Oklahoma City

Oklahoma City has been running this ad where it compares itself to Houston, New York, Chicago and L.A. In the end, it says something about visiting the newest big league city: OklaHOMa City.

Having lived in both Chicago and LA, I’m not sure I’d equate OKC with a city of those standards, but coming from our town of 65,000, OKC is big enough for now.

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A couple of weeks ago, we decided to sneak away for a quick weekend break, just the three of us. We cashed in some of the husband’s hotel points for two nights in a Holiday Inn, and headed out Friday after work. The little person in the family usually goes to bed at 7. I didn’t think he’d fall asleep in the car, but I hoped we could stop for dinner, get to the hotel and put him to bed by 8.

On this night, my ATT phone decided to stop accessing the data network for some reason. Except I didn’t quite know it yet. So we packed up the kid, hopped in the car and headed out of town. I asked my husband if he’d printed out direction to the hotel, or even looked up the address. He said he was counting on our phone to get us there. I tried to map it, but the map wasn’t working, and I figured the network was just down for a little while.

Over the next two hours of driving, I kept trying, to no avail. I had also planned to find a place to eat using my phone. So there we were, suddenly in Oklahoma City, with no idea where we were going, and a tired, hungry kid who had burned through all the snacks I had brought.

Finally we pulled over on to a deserted street. I can’t say there weren’t some spicy words coming from my side of the car. We pulled out the map, saw the street we were looking for, but still had no idea of the address. We headed for the street and had to pull into a gas station to ask for directions. It was one of those gas stations with bars on the windows and a big lock on the door, and I watched a few interesting people drift in and out while the husband asked for directions.

The kid, of course, was wide-eyed and deliriously awake. We finally made it to the hotel, and after several more mishaps with finding something to eat, we finally settled the baby in a pack and play in the room, while we ate our dinners crouched in the hotel hallway in front of our room.

Saturday morning we headed for a nearby outlet mall, where the little kid scored big with some jammies and a new pair of sandals, (which he hates.) We headed back to the hotel so he could nap in the bathroom, and the big kids indulged in some cable TV, a big luxury for us.

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That afternoon, we headed to Bricktown to wander around.

We wandered along the little fake canal and watched the ducks and wandered in a few stores. It started to get pretty cold, but we soldiered on, stopping at the gelato and candy store before wandering to a new children’s garden next to the botanical garden.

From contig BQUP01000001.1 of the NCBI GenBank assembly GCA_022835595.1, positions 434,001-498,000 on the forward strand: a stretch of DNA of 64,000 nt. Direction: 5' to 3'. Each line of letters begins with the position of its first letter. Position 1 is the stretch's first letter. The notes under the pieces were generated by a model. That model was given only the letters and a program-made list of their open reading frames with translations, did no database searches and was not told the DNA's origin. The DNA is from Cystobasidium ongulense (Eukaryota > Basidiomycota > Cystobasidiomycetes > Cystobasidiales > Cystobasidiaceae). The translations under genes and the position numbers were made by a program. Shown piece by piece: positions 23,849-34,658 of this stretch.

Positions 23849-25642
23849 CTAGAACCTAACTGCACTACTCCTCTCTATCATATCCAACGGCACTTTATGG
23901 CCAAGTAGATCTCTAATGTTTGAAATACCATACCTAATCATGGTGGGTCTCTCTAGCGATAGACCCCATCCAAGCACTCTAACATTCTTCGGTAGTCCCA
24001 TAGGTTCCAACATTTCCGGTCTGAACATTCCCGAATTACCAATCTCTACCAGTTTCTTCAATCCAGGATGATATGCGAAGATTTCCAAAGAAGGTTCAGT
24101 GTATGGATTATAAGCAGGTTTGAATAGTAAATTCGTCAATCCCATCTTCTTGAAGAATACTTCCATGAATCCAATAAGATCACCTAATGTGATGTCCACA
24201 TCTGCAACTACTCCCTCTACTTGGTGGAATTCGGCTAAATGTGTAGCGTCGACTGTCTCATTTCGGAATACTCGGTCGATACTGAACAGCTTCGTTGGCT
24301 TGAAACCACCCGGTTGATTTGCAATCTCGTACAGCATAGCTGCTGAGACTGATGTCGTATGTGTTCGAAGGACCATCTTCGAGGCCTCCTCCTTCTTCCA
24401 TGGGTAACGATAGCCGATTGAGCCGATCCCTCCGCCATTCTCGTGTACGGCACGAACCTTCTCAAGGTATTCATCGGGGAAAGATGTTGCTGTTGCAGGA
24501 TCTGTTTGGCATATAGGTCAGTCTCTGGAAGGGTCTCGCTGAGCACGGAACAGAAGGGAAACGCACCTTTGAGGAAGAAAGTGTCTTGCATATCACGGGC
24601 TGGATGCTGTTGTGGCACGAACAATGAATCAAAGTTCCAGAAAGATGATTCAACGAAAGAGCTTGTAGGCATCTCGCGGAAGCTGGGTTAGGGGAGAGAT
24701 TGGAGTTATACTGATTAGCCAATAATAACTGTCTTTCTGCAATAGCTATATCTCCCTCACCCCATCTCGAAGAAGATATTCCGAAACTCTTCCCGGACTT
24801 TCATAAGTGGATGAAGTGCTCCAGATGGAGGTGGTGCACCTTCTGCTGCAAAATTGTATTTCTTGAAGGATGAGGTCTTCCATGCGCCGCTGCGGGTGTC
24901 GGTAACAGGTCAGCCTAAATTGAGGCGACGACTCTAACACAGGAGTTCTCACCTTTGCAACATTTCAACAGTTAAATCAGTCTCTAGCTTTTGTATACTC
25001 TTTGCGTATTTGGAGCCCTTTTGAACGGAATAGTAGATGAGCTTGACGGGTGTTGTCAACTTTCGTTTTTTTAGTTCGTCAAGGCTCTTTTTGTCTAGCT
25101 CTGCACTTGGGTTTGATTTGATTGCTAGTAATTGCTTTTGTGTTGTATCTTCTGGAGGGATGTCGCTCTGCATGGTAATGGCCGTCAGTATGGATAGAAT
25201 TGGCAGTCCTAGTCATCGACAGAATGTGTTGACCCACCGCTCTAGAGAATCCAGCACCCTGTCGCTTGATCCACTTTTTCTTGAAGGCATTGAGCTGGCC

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On the way back to the car, we stopped and shared a cupcake before heading back to the hotel and hitting the pool for a little while before bed.

The little guy loved it.

Sunday we got going slowly, intending to hit the OKC zoo on the way out of town before lunch. I think my expectations for the zoo were a little too high, since the last zoo I was at was the San Diego zoo. And our little guy was a little too small to appreciate what he was seeing.

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He saw this guy and said, “Meow.”

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“Look! Elephants!”

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“Uh, guys? Are you going to leave me here all day?”

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So these two elephants are sisters, and the baby belongs to the smaller sister, I believe.

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The signs said the father was an elephant from Tulsa. I was all excited thinking about how the zoo-keepers carted Mr. Elephant down to Oklahoma City for a romantic rendezvous, until my friend Megan pointed out they didn’t need to be in the same location to impregnate Mrs. Elephant.

Oomph. Talk about a reality check.

We planned to stop at Pops for lunch on the way home, but when we arrived, we realized that was a really bad idea on a Sunday afternoon. It was slammed with the after church Sunday lunch crowd. Pops is basically a glorified gas station with a store and a restaurant inside. Outside they have something like a 50-foot soda bottle sculpture that lights up. The walls of Pops are made of glass, and lined with soda bottles of every shape and color. The restaurant serves overpriced diner style food, and the convenience store sells the requisite junk food, soda of all kinds and Oklahoma memorabilia. Not really worth the trip, unless you’re a big soda buff.

With that, we were on the road home again, and the kid actually fell asleep for about an hour on the way home.

Oklahoma City? It’s not really what I’d call a big league city, but it was a nice little break in the routine for us.

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